6. They dont take BOTH active b12s.

    7. They dont take enough active b12s for the purpose.

    8. Lack of methylfolate

    9. Folic acid is taken which can block at least 10 times as much methylfolate from being active inducing folate deficiency even if methylfolate is also taken. These induced deficiency symptoms are often called "detox" symptoms.

    10. Folinic acid is taken which can block at least 10 times as much methylfolate from being active inducing folate deficiency even if methylfolate is also taken. These induced deficiency symptoms are often called "detox" symptoms.

    11. Lack of other critical cofactors.

    12. Lack of basic cofactors

    13. Glutathione, glutathione direct precursors or NAC is taken causing what is often called "detox" while actually being induced folate and b12 deficiencies.

  • Have to say that 1. doesn't really accord with my personal experience but then I don't have ME. Hydroxo works very well for the majority of my symptoms - though left with some neuro symptoms. If I only take methyl then my neuropsychiatric symptoms come back (have come across a few people who seem to be in the same boat) - which on one level makes absolutely no sense as hydroxo can't cross the blood/brain barrier but methyl can ... so obviously a lot more to it than just the form.

    I currently use a mix of hydroxo, methyl and adrenyl. The adrenyl has certainly given me a lot more range of motion in my foot and a bit more feeling - not really sure what is going on with the range of motion as that doesn't really seem to correspond to correcting nerve damage so quite possibly some other things going on.

    Think the reality is that people respond very differently to different forms of B12 and the only way to know how you are going to respond is to try ... but medics aren't prepared to do that for the most part.

  • Hi Gambit. that's a very interesting response to the addition of the 'adrenyl' (AD) supplementation. perhaps it's the combination of all 3 that forces the b12 through the cell keyhole/lumen to activate the repair process. how long did it take to see the difference? you must be delighted with that progress? as a matter of interest are both ankles affected? and do u use equal measures of each of the b12's or do u follow a particular ratio?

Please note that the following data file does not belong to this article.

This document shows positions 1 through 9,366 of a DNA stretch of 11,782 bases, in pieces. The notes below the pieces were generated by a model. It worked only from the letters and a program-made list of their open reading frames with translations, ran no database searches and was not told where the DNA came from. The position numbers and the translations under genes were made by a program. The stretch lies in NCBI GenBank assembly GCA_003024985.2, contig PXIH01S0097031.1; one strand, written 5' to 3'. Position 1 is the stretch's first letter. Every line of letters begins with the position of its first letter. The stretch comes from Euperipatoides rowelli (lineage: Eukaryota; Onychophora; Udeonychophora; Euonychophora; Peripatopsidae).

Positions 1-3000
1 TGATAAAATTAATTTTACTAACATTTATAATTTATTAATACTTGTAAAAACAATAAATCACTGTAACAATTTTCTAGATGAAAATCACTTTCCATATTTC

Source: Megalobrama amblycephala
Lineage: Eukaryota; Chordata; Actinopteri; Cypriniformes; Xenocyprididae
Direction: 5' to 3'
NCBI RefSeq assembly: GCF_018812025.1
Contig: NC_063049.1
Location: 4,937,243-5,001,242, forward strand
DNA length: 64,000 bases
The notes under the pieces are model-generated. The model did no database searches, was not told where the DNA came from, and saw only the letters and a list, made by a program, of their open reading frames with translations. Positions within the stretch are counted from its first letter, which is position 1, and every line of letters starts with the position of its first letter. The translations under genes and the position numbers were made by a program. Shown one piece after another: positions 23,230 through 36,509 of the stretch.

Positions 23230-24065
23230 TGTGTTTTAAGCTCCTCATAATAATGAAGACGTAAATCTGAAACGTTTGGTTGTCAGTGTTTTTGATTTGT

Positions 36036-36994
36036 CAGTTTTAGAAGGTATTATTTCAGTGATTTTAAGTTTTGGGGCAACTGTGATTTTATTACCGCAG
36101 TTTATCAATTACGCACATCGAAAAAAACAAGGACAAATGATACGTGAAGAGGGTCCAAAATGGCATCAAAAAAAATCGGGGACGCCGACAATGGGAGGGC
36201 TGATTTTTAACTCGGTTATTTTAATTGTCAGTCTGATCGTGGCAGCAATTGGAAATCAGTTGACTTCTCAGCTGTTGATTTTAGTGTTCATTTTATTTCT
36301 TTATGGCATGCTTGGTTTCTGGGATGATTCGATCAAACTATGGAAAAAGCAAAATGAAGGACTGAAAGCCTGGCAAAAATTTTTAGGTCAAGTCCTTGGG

i agree that experimentation is the only way to find out what approach works best. tbh, i have no intention of trying to get my GP to understand the vagaries of individual responses to b12. her comment to my suggestion, that perhaps the b12 in my blood stream wasn't actually getting into my cells was - ''oh i've never heard that before'' -. the energy expenditure would be massively depleting. whilst kind, my Doc's v. much of the ''Doc knows best'' school of medicine.


  • Hydroxo took 2-3 weeks to get me from problems with balance to being happy perching at the top of a ladder - but that is using a nasal spray 3-4mg a day. (pretty sure I have autoimmune issues so need to keep levels really, really high)

    Took 3 months to notice that depression and anxiety had gone.

    Started experimenting with methyl at some point last year - took just the methyl which gave me more feeling in the foot but after one week I was starting to notice all the neuro-psychiatric problems so started using both at that point.

    Been using the adenosyl on top of the others now for about 3 weeks - improvement in mobility in foot was a couple of days.

  • "i have just completed a course of antibiotics."

    I have read that some medications interfere with the uptake of B12 in the body including some antibiotics.

    There is a chapter in the book "Could It be B12" by Sally Pacholok that discusses this.

    I did read that tetracycline can affect B12 levels.

  • L carnitine affects thyroid hormone action. Are you sure thyroid bloods are good?

  • hi lorrainec. thank u for response. i've been low in thyroxine x 20 yrs. 6 months ago my T3 was checked & was found to be low. my Levothyroxine 100 micros was increased by o.25 micros grams' however the T4 shot up out of range. Doc reduced back to 100 micros. a phone msg from the Doc (post recent test) says 'thyroid test' fine.


  • Just a thought, as SBunny has already said, antibiotics deplete B12 and maybe this has unbalanced the B12/folate?

    You need ample B12 for the folate to work, otherwise it's trapped and can't be used.

    PS My sister was misdiagnosed with ME for years and, (at one time in a wheelchair) It turned out to be severe B12 deficiency. She is now almost completely recovered but it has taken a year of fighting to get monthly B12 injections, plus supplementation with Jarrows 5000 mcg. SL.

    Martyn Hooper spoke in the House if Lords this year about thousands of PA/B12 sufferers misdiagnosed as ME/CFS.

  • thank u Polaris. hope your sister has come to terms with the unnecessary lost years. i'm pleased to hear that she's won the battle to get the b12 on script. that must have taken some effort.

    i am now convinced that i got the ME (infections etc) because of low b12. there's a moderately strong history of PA in my family. i simply didn't make the connection, until i made such progress on b12 injections suggested by an Environmental ME Doc. however, i think, a lot of damage has been done over the years & my body seems to reject almost everything i put into it these days - auto immune probs. as Gambit etc have suggested, i'll have to experiment to see what i respond best to. at the moment, all my symptoms have returned, so i'm really struggling & disheartened. the chelitis is so bad as it's embarrassing to be seen in public. que sera sera.